We have often heard the cliché that the cradle is rocked by the hands that rule the world. In reality this is not only a cliché but is far from the truth. For thousands of years women and girls have suffered various forms of discrimination and harassment including sexual harassment or abuse. In recent decades the Me Too movement and other women’s rights groups have campaigned actively and effectively for gender equality. Yet, discrimination, harassment and other forms of abuse continue in the political and the business fields, in family and working lives and tragically even religions.
For instance, in the first quarter of this year women are the chief executive officers of only 41 of the Fortune 500 companies. That is only 8.2 per cent but thankfully an improvement from the 2019 figure of 33 women. Even in the vital decision making field of politics, women are under-represented though it is known that without the feminine insight the decisions taken are often flawed.
This discrimination, harassment and other forms of abuse come to mind as we mark the United Nations International Women’s Day on Monday. The 2021 theme is “Women in leadership: Achieving an equal future in a COVID-19 world”. In a statement the UN says, Women stand at the front-lines of the COVID-19 crisis, as healthcare workers, caregivers, innovators, community organizers and as some of the most exemplary and effective national leaders in combating the pandemic, yet they get paid 11 per cent less globally than their male counterparts.
The crisis has highlighted both the centrality of women’s contributions and the disproportionate burdens that they carry. This year we need to celebrate the tremendous efforts by women and girls in shaping a more equal future and recovery from the COVID-19 pandemic around the world. It is also aligned with the priority theme of the 65th session of the Commission on the Status of Women, “Women in public life, equal participation in decision making” and the flagship Generation Equality campaign, which calls for women’s right to decision-making in all areas of life, equal pay, equal sharing of unpaid care and domestic work, an end to all forms of violence against women and girls, and healthcare services that respond to their needs, the UN says.
According to the world body, IWD is a day to reflect on progress made, to call for change and to celebrate acts of courage and determination by ordinary women, who have played an extraordinary role in the history of their countries and communities. The world has made unprecedented advances, but no country has achieved gender equality. Fifty years ago, we landed on the moon; in the last decade, we discovered new human ancestors and photographed a black hole for the first time. In the meantime, legal restrictions have kept 2.7 billion women from accessing the same choice of jobs as men. In 2019 less than 25 per cent of parliamentarians were women while women under 30 are less than one per cent of parliamentarians worldwide.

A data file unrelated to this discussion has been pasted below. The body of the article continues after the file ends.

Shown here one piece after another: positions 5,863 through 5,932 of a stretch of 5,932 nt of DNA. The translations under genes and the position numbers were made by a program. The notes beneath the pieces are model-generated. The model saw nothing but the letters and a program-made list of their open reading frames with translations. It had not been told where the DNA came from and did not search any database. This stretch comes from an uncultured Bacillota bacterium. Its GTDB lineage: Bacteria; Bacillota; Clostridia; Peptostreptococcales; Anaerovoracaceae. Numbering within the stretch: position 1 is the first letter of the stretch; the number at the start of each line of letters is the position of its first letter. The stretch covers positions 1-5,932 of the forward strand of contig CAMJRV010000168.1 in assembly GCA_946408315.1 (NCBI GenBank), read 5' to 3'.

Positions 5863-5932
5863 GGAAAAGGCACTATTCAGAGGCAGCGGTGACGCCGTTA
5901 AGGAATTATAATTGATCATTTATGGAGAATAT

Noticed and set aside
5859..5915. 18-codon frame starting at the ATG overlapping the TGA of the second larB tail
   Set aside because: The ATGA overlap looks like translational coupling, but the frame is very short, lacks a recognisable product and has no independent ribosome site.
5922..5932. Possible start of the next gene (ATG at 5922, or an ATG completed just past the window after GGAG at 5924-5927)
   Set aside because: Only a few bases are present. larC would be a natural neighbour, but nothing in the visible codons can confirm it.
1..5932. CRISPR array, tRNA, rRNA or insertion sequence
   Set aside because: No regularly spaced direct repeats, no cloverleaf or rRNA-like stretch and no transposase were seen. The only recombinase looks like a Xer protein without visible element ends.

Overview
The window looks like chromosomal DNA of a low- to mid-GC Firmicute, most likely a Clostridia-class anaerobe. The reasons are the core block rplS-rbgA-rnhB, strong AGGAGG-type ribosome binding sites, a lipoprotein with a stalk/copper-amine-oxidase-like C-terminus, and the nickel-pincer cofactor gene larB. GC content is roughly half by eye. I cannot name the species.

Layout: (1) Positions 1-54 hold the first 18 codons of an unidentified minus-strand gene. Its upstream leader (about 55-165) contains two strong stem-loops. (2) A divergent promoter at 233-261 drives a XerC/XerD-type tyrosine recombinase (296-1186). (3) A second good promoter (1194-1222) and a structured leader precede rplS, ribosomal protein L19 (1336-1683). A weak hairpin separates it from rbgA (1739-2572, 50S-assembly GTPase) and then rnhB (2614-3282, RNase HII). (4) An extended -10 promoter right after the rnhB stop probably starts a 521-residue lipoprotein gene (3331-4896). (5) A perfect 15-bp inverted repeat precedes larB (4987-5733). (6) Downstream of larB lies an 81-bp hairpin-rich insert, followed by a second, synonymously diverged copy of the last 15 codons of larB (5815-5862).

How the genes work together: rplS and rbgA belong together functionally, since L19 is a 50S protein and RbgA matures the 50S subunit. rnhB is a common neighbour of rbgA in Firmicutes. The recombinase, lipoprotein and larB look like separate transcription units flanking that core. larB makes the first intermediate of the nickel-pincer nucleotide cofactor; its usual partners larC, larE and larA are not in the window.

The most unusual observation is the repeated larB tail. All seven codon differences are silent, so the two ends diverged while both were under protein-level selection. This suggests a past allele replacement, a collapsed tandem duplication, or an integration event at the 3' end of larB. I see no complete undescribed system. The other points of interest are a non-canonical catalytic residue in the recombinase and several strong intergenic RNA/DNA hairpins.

In Sri Lanka we are proud to have produced the world’s first executive woman Prime Minister Sirimavo Bandaranaike in July 1960. She virtually came out of nowhere after her husband SWRD Bandaranaike was assassinated on September 26, 1959. Later Ms. Bandaranaike’s daughter Chandrika Bandaranaike Kumaratunga was elected as Executive President with a landslide majority in 1994 and was in office till 2005.
At present, Sri Lanka is ranked 182 out of 193 countries on the inter-parliamentary union rankings which assesses the percentage share of women in national government. In the previous parliament 13 legislators, or rather a handful of 5.8% of 225 MPs represented the voice and needs of 52% of the population. Moreover, there was only one woman under the age of 40 in parliament to represent the needs of young women. In the new Rajapaksa Government we have a grand total of one Cabinet Minister and two female Ministers of State with five more female members of parliament being elected by popular vote. Moreover, the ruling Sri Lanka Podujana Peramuna, the Samagi Jana Balawegaya and the National People’s Power or the Janatha Vimukthi Permuna have collectively appointed four female representatives through their national lists.
India’s eminent philosopher Rabindranath Tagore has said marriage in India is a form of glorified prostitution because young women are put in the market – Rs.5 million for a doctor and Rs.3 or 4 million for an engineer, accountant or lawyer. Women are put for sale in the marketplace and we need to reflect as to what extent we have been liberated from human trafficking which is a crime against humanity.